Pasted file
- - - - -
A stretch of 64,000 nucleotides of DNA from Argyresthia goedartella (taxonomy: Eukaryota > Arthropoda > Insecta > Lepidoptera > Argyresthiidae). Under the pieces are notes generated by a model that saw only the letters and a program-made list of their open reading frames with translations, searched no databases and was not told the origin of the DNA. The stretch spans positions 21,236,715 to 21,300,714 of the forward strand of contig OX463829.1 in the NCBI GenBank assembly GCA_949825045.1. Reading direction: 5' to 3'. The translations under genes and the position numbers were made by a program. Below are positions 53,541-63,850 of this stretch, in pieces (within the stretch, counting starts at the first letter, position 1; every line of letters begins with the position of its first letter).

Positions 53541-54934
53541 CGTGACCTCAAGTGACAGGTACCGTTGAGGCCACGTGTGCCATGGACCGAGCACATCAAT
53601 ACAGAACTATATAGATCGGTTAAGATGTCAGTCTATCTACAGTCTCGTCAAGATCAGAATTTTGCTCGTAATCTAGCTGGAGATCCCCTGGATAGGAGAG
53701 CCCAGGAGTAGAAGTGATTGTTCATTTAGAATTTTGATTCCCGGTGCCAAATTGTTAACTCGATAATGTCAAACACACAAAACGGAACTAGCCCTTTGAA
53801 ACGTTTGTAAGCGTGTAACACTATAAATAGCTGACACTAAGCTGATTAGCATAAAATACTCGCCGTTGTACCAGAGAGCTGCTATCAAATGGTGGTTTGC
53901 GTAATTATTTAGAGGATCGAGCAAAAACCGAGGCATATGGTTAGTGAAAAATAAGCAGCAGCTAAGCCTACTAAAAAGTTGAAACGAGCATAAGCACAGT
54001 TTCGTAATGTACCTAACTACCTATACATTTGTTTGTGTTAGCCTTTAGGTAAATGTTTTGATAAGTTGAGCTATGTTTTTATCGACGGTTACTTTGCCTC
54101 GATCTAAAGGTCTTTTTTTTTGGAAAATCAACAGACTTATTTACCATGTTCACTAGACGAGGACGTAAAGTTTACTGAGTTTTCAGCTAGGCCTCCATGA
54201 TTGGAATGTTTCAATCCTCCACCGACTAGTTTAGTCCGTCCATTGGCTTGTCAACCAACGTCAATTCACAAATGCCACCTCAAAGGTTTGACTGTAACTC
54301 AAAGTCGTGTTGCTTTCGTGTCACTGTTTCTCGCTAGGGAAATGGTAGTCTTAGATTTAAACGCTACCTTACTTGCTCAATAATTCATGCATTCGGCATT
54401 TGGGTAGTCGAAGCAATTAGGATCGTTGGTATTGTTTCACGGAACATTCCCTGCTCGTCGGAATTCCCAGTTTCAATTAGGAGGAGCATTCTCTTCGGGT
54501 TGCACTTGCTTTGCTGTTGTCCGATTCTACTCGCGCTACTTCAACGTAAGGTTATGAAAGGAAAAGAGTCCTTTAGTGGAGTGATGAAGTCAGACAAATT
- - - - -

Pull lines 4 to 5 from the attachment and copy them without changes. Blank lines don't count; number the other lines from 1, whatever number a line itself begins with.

53601 ACAGAACTATATAGATCGGTTAAGATGTCAGTCTATCTACAGTCTCGTCAAGATCAGAATTTTGCTCGTAATCTAGCTGGAGATCCCCTGGATAGGAGAG
53701 CCCAGGAGTAGAAGTGATTGTTCATTTAGAATTTTGATTCCCGGTGCCAAATTGTTAACTCGATAATGTCAAACACACAAAACGGAACTAGCCCTTTGAA